India could lose its best quantum tech talent if the industry doesn’t get its act together.
Quantum technology has the potential to revolutionise our lives through speeds which once seemed like science fiction.
India is one of a few nations with national quantum initiatives and it stands on the threshold of potentially enormous technological and social benefits.
The National Quantum Mission, approved by the national cabinet in April, is a timely government initiative that has the potential to catapult India to a global leader leading in quantum research and technologies, if leveraged correctly.
Its main areas of research are quantum computing, secure quantum communications, quantum sensing and metrology and quantum materials.
The challenge for India is how it ensures it gets the best out of the mission.
The benefits of the technology can benefit many aspects of society through processing power, accuracy and speed and can positively impact health, drug research, finance and economics.
Similarly, quantum security can revolutionise security in strategic communication sectors including defence, banking, health records and personal data.
Quantum sensors can enable better GPS services through atomic clocks and high precision imaging while quantum materials research can act as an enabler for more quantum technologies.
But the Indian quantum ecosystem is still academia-centric.
India’s Department of Science and Technology had set up a pilot programme on Quantum Enabled Science and Technologies — a precursor to the National Quantum Mission.
As a result, India has a large number of young and energetic researchers, working at places such as RRI Bangalore, TIFR and IIT Delhi who have put an infrastructure in place for the next generation quantum experiments with capabilities in different quantum technology platforms. These include quantum security through free space, fibres as well-integrated photonics, quantum sensing and metrology.
Clear career progression would help India’s quantum workforce. The risk of brain drain, where local talent moves overseas for better opportunities, could be a real possibility if different industries which can benefit from the technology fail to recognise its transformative capabilities and how it can help create jobs and opportunities.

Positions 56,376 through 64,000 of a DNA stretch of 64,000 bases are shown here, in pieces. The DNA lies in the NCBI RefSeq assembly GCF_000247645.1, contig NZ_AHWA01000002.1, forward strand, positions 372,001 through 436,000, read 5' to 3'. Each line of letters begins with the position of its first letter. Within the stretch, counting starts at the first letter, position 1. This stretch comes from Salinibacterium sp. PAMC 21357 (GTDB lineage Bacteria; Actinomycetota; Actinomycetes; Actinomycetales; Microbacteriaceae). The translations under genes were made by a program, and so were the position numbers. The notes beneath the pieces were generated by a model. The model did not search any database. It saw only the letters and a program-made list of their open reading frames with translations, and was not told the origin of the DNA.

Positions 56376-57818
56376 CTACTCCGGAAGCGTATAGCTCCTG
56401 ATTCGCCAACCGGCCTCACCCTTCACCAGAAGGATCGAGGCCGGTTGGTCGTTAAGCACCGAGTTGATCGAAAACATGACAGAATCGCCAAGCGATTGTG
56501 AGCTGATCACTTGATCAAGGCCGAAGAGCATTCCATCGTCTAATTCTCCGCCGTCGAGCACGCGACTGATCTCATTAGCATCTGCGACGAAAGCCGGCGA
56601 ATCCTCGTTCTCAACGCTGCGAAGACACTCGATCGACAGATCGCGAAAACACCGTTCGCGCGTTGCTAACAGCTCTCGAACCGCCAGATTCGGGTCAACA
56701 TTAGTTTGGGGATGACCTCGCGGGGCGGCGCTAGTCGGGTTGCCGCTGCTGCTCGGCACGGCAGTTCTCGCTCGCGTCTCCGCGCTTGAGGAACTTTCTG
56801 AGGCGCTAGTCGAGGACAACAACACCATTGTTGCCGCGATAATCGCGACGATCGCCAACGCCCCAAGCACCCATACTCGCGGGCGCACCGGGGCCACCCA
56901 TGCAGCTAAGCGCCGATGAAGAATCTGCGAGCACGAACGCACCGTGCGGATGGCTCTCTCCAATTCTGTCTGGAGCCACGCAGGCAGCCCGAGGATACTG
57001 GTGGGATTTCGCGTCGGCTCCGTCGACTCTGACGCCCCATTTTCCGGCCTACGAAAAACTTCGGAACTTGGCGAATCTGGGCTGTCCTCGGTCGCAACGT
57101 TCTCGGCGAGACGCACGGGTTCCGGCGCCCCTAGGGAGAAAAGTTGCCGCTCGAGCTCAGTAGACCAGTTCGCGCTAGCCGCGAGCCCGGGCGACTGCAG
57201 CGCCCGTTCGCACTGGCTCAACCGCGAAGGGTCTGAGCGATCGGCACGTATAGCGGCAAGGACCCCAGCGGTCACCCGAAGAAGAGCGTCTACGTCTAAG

While there are multiple labs working in different quantum sectors, the career path of students and post-doctoral researchers remains unclear as there are not enough positions in the academic sector.
One problem is industry and academia are competing with each other for quantum research funding which is why equal emphasis on quantum technology development in the industrial sector could help.
While India does have some quantum start-ups, more lab-to-market innovations which would make the technology practically useful could give the field momentum. Currently, the big industrial firms in India are not yet committed to quantum technology.
The lack of homegrown technologies like optical, opto-mechanical and electronic components for precision research is another impediment. Most of these are imported, resulting in financial drain and long delays in research.
The National Quantum Mission could help fix a number of these problems.
Hurdles could be turned into opportunities if more start-ups and established industries were to manufacture high-end quantum technology enabling products in India.
Another major deterrent is the lack of coordination. Multiple efforts to develop and research the technology, across government and start-ups, does not seem to have coherence and still lacks maturity. People involved in quantum research are hopeful the mission will help address this.
Like most other countries, India has witnessed plenty of hype about quantum research. While this may help provide a short term boost to the field, excessive hype can lead to unrealistic expectations.
Continuing to build a skilled workforce and a clear career progression plan for those involved in research and development of quantum technologies can help secure India’s future in this space.
There is a distinction between magic and miracles and while believing in one, one should not start expecting the latter as that can only lead to disappointment in the long run.
Urbasi Sinha is Professor at the Raman Research Institute (RRI), Bangalore, India. She heads the Quantum Information and Computing (QuIC) laboratory at RRI.